The new public protector says she will leave the dispute over the state capture report prepared by h.
MELBOURNE - South Africa have romped to four successive wins in the Tri-Nations this season but the world champions have yet to hit full stride, coach Peter de Villiers said yesterday.
The Springboks, holding a nine-point lead over New Zealand in the standings, head into their second Test in a row on Australian soil on Saturday after cruising to a 35-25 victory over the Wallabies in Perth.
The All Blacks need Australia to upset the South African juggernaut if they are to have any chance of retaining their Tri-Nations crown.
"I know this team can go much, much higher," De Villiers told Australian media yesterday.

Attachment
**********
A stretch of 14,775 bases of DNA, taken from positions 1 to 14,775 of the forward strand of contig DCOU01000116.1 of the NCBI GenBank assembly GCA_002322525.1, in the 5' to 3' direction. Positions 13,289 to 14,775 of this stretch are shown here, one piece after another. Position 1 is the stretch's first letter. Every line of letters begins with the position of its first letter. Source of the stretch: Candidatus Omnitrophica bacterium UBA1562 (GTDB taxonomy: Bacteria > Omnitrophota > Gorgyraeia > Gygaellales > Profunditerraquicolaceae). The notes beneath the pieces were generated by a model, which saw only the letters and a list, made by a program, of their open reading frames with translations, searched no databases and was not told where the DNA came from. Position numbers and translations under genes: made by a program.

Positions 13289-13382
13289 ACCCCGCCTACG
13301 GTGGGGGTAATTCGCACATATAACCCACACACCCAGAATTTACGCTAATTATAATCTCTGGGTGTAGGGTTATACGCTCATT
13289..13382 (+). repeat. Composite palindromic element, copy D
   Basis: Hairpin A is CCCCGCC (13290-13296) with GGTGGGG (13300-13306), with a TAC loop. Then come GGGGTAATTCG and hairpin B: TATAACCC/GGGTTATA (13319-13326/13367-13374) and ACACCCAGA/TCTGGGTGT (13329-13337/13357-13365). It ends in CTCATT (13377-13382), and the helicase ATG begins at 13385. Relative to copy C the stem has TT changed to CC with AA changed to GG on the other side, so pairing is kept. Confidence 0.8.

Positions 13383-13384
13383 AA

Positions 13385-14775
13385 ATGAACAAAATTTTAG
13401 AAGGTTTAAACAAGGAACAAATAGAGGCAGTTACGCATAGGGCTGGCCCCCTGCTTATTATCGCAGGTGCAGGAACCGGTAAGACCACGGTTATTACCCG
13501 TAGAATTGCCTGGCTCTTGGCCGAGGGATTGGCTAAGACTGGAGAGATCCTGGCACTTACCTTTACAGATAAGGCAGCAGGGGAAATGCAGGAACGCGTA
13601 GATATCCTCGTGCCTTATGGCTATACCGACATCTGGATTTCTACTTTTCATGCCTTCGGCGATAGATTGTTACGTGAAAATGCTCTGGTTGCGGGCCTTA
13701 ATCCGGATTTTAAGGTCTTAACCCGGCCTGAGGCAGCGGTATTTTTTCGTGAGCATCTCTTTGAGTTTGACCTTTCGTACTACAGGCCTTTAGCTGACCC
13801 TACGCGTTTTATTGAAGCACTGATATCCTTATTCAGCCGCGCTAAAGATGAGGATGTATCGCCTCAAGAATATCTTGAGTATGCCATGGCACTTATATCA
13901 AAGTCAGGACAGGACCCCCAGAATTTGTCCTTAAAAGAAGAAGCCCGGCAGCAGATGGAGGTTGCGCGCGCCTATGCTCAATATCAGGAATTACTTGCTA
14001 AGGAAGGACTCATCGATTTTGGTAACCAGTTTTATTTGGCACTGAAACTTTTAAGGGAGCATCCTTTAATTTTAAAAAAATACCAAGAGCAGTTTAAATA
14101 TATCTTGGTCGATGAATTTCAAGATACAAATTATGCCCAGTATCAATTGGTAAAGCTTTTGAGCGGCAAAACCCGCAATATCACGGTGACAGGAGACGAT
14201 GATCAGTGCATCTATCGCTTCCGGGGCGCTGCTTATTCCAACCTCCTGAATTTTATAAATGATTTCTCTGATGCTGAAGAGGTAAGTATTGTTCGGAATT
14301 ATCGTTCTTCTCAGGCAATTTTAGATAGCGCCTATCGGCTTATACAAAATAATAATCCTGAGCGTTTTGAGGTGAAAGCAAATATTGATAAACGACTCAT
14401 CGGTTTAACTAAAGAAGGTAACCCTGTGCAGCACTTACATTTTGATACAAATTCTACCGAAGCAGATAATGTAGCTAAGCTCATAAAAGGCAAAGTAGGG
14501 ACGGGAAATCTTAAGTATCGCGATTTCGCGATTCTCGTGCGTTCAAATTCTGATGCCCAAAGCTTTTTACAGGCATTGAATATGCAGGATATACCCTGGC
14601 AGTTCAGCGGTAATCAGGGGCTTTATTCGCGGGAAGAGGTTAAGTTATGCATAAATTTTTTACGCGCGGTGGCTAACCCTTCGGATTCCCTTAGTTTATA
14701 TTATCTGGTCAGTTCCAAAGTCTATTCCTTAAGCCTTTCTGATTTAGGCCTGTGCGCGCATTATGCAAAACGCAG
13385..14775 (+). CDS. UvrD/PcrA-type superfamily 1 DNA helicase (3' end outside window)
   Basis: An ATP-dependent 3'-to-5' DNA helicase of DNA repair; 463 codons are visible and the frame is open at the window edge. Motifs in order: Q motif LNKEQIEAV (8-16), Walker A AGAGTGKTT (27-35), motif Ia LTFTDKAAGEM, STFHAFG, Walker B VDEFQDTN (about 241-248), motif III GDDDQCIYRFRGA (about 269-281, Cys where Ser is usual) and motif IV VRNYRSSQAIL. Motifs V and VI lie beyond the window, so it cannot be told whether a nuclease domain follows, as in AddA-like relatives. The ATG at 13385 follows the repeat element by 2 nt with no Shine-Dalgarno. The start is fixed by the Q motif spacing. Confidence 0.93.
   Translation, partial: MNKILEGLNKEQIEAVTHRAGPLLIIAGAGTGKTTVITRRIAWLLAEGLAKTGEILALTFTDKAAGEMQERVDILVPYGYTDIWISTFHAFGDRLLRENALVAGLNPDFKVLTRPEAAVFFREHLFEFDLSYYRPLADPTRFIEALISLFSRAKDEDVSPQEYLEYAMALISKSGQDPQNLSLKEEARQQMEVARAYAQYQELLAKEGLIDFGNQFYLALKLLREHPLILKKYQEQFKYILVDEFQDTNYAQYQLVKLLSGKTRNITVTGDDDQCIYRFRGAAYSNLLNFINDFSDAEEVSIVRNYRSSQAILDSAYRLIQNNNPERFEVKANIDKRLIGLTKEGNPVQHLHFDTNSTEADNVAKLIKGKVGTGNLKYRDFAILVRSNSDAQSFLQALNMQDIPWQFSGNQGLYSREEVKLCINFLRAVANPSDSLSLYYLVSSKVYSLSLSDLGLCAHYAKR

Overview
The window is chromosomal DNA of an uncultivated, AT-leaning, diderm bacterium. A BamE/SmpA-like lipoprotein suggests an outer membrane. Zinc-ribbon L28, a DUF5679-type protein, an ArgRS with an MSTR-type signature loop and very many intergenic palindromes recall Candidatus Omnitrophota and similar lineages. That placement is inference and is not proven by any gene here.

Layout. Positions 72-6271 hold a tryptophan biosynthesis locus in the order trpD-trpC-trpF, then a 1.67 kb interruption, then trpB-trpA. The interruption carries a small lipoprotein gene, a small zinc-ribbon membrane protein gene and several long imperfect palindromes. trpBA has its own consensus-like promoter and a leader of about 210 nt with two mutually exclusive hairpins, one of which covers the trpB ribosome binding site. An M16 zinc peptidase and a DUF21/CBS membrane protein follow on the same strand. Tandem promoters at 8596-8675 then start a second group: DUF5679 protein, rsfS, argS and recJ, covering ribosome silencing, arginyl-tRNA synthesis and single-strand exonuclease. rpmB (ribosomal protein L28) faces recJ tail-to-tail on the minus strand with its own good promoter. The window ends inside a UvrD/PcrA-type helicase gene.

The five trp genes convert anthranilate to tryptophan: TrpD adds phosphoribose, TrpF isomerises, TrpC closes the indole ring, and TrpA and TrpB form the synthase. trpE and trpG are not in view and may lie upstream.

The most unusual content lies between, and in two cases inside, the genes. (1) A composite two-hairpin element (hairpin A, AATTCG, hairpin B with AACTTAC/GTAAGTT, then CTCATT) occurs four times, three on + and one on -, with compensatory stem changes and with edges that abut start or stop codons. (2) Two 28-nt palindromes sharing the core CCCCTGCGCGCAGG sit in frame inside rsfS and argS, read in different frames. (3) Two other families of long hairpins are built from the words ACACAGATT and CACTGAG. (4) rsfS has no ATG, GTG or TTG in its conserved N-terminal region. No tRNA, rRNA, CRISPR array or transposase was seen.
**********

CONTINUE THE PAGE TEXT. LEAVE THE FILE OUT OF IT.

"And I know there is also much more talent. Now we're at the point where we can trust each other, we can work on the little things that can make them so much better."
Australia, who were outplayed by the Boks in Perth last Saturday, are already out of the running for the southern hemisphere competition after four losses in a row.
"It's frightening to know the amount of mistakes on a weekend when you have played so well, the amount of mistakes they made and how good they can be if clinical in their execution," De Villiers said of his team.
"So, yes, we trust each other, we know where we can be and we know where we want to be, but we're not taking anything for granted."
Australia's fourth loss of the competition saw coach Robbie Deans lose patience with his side and drop five players for Saturday's Test, including regular scrumhalf Luke Burgess and centre Ryan Cross.
Winger Lachie Turner insisted the Wallabies were still good enough to beat the Springboks, but concentration was key.
"We've got the game plan to really wrestle games away from the opposition (but) as a unit we've got to concentrate for the whole 80 minutes, once we do that we will be hard to stop." - Reuters